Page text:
On What Katy Did and the Morality Tale for Children -The Toast

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urlThis post, and several others to appear in due course, are generously sponsored by a gentleman-scholar from County San Francisco, supportive of the production and assessment of nasty novels, dealing familiarly with gamblers, misandrists and flashy reprobates. But, like, this one is more of a popular book for kids and stuff. We also have more of his gargantuan donation left, so continue pitching me your 18th and 19th century trash fiction stories.

When I was about ten or eleven years old, I had several favourite books on any given day. But I kept re-reading What Katy Did over and over again, and I wasn’t sure why. It had no drama or fight scenes, and certainly no love scenes, but there was something comforting in a quiet story where not much seemed to happen. Susan Coolidge’s What Katy Did used to be a staple on children’s bookshelves and then fell out of favour, and teachers and librarians stopped recommending it to young people—girls, really, as this is a book by a woman, for girls, about girls. Its message was obsolete, you see. What Katy Did is a morality tale in an 19th-century pink striped dress (quite literally—in my copy of the 1872 novel, Katy is wearing a pink-and-white striped dress with her hair in a flyaway braid.)

Katy Carr is a tomboy—that hated word!—who loves to “make-believe” and play boisterously with her five younger siblings and best friend. She spends the first half of the book getting into never-ending scrapes with the best of intentions, much to the dismay of her stern aunt. On a beautiful summer day, Katy disobeys her aunt, and goes for a fateful forbidden swing in the barn. Like Icarus, she soars too high, and the swing breaks and dooms her to years of convalescence in her room following a terrible spinal injury.

(Although in the book the injury is described as a bruised spinal membrane followed by brain fever, today Katy’s injury would probably be described as a type of incomplete spinal-cord injury with subsequent temporary paralysis.)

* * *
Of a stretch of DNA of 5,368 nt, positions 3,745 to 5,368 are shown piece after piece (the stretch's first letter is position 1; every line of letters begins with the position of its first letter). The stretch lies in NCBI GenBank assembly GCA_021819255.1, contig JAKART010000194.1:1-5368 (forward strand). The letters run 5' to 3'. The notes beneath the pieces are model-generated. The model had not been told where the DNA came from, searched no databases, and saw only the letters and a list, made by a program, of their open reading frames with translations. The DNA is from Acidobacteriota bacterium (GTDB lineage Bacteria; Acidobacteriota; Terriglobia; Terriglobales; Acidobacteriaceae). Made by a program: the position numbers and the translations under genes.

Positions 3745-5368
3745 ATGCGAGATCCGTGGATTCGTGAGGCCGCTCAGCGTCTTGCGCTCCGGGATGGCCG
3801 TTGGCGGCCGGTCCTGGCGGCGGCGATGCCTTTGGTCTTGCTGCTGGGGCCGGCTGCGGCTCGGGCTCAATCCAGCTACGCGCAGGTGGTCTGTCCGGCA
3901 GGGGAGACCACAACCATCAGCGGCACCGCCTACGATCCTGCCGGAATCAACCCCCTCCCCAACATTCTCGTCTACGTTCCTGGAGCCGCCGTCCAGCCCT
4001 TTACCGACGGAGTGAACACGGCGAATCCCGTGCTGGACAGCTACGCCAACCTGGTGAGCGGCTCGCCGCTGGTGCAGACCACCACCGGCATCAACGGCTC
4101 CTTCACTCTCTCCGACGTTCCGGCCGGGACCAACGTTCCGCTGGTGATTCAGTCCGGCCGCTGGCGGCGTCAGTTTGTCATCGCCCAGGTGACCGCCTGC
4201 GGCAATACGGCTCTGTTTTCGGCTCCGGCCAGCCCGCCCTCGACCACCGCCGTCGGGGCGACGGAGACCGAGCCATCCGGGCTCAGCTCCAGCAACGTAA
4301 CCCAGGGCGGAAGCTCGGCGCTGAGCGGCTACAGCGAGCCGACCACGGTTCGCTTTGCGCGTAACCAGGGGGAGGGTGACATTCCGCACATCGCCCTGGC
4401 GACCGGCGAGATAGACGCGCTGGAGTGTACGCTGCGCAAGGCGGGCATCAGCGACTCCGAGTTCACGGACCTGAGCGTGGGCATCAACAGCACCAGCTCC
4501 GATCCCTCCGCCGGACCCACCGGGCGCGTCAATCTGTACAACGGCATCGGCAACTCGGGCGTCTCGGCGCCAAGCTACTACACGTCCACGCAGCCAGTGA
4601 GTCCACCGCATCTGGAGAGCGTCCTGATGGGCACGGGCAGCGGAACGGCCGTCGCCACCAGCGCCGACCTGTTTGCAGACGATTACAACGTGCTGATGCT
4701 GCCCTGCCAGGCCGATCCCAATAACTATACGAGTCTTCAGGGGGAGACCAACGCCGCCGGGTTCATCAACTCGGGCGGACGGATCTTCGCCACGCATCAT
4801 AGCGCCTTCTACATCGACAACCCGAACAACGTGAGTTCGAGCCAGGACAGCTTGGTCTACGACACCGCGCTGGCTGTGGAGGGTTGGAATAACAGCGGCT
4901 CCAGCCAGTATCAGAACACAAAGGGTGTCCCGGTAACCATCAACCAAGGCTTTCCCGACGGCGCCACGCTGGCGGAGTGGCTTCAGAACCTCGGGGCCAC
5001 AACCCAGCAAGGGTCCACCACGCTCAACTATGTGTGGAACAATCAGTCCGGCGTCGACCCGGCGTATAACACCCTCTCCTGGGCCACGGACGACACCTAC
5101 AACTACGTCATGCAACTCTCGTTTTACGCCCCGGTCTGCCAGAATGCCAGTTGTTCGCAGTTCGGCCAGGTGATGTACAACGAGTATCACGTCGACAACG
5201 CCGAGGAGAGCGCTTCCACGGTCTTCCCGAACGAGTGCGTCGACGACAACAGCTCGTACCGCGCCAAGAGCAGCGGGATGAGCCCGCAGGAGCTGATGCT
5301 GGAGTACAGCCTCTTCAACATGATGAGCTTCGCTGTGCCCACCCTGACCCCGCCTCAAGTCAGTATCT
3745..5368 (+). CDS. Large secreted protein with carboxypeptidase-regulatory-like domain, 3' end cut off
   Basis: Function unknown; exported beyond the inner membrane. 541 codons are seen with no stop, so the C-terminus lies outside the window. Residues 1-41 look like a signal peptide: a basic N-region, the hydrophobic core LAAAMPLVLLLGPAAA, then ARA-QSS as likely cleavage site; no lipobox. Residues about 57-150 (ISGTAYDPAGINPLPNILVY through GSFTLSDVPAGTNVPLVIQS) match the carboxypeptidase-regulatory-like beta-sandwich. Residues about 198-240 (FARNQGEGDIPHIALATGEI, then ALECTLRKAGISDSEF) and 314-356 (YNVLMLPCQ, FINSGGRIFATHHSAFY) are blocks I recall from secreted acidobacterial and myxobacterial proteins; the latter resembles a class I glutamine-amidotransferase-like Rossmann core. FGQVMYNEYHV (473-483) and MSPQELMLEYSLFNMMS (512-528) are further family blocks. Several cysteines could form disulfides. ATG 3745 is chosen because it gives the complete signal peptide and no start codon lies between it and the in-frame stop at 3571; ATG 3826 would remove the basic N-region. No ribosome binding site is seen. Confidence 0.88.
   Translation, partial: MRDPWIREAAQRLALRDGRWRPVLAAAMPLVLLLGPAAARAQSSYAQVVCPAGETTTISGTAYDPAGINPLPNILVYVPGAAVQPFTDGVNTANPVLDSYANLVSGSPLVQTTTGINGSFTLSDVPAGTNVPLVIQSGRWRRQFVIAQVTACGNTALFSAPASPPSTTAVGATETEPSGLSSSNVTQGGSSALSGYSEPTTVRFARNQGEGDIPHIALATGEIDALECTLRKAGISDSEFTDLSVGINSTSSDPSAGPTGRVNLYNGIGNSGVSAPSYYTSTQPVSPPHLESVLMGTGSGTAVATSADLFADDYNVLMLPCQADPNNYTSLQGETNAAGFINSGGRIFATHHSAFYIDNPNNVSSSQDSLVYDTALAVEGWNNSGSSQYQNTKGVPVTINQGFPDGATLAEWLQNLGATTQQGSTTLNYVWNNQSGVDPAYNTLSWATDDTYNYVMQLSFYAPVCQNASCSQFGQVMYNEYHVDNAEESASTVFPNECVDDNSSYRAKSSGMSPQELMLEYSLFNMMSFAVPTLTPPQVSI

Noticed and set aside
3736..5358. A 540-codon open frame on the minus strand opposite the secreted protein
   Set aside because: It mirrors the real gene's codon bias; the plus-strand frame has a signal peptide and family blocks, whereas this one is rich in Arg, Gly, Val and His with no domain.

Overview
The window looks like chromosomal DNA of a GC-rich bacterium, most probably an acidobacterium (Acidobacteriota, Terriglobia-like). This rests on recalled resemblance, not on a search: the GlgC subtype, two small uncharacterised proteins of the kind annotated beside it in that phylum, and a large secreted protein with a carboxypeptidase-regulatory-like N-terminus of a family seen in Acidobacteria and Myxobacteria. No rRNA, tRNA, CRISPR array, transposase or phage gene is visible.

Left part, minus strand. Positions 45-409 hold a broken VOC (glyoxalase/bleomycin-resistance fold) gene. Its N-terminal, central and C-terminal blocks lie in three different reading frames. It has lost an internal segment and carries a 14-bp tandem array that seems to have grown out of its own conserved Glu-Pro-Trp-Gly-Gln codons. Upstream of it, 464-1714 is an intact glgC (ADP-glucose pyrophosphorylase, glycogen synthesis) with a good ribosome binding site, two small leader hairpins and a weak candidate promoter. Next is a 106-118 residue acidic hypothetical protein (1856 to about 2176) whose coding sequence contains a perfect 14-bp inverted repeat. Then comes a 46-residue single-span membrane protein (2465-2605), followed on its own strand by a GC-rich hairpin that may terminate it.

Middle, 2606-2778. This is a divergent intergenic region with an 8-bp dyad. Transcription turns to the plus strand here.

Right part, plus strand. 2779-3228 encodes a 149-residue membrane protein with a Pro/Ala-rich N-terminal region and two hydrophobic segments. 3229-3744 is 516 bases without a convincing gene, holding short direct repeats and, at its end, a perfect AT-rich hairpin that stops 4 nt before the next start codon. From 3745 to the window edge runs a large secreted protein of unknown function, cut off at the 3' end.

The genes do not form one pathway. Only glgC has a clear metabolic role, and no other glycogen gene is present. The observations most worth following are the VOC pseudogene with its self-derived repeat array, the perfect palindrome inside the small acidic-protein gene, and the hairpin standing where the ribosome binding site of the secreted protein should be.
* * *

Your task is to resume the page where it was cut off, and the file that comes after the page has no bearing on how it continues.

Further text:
WhatkatydidAfter a period of angry rebellion, she learns that her life is far from over, and when her aunt dies she assumes the management of the house while unable to stir from her bedroom. Eventually Katy eventually becomes the “Heart of the House,” with moral support from her cousin Helen, who had been disabled and permanently paralyzed in an accident years before. While safely tucked away in an upstairs bedroom, Katy becomes the gracious and sweet-tempered young lady she was meant to be, learns to walk again, and everyone lives happily ever after. There are several sequels that follow the further adventures of Katy and the rest of the Carr family, although they lack the energy and verve of What Katy Did.

This was initially assumed to be a very suitable novel for girls and young women, with its wholesome message and happy ending. Despite its overarching theme that a sweet disposition and homemaking skills are the highest achievement for young women (which we must remember is not at all surprising for the time frame), What Katy Did is remarkably forward-thinking for its publication date. More typical literature of the period would be akin to the Elsie Dinsmore novels, a series of twenty-eight interminable novels about Elsie, a young girl who embraces Christianity to the point where she has a nervous breakdown at the age of eight from the inability to obey both her irreligious father and her religious ideals. In the second book, Elsie’s father embraces Christianity, and the next twenty-six books discuss Elsie’s marriage, family, widowhood, and grandchildren in excessive detail. (All twenty-eight are available free online for the devoted masochist or those in need of a sleep aid.) When put before this backdrop, Katy is marvellously vibrant and vividly realistic. Katy is active and poorly-behaved, and while her heart is in the right place, she makes mistakes, fights with her siblings, and loses things. Personality-wise, she is far better classed with modern heroines than with her contemporaries.

url-1No one can suggest, though, that What Katy Did is a modern novel. It is very much a product of its times, during which the highest virtues for women were kindness, good manners, and selflessness. Katy’s injury leads her to a better understanding of her loved ones and accelerates her maturation far beyond her years (at the time of the injury she is twelve; by the end of the book when she has regained the ability to walk she is just past sixteen.) The book, like the culture that surrounded it, is rooted in a Protestant Christianity that flavoured nearly every aspect of public discourse. But, after the Second World War, the book became much less popular despite the occasional reprint, and now it is relegated to the dustier shelves of libraries and niche readers. “Modern girls won’t like this after reading about Hermione Granger and Katniss Everdeen,” or so the thinking goes. Because after all, nothing much happens in What Katy Did. It is set against no backdrop of a major war or conflict, it involves no love triangles or major interpersonal conflict, and it has no climactic scene. It is not the type of engaging historical fiction that will entrance young readers today.